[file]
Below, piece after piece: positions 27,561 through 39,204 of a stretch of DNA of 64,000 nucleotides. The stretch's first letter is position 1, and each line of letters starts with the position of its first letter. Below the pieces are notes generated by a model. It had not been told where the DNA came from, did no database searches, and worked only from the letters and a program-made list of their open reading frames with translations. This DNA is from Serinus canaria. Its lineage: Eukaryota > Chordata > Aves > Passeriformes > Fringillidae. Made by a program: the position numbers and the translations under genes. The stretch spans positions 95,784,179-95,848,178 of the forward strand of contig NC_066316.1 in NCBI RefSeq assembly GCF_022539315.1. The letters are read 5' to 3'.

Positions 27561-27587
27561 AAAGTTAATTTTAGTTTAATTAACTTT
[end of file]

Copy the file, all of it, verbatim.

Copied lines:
Below, piece after piece: positions 27,561 through 39,204 of a stretch of DNA of 64,000 nucleotides. The stretch's first letter is position 1, and each line of letters starts with the position of its first letter. Below the pieces are notes generated by a model. It had not been told where the DNA came from, did no database searches, and worked only from the letters and a program-made list of their open reading frames with translations. This DNA is from Serinus canaria. Its lineage: Eukaryota > Chordata > Aves > Passeriformes > Fringillidae. Made by a program: the position numbers and the translations under genes. The stretch spans positions 95,784,179-95,848,178 of the forward strand of contig NC_066316.1 in NCBI RefSeq assembly GCF_022539315.1. The letters are read 5' to 3'.

Positions 27561-27587
27561 AAAGTTAATTTTAGTTTAATTAACTTT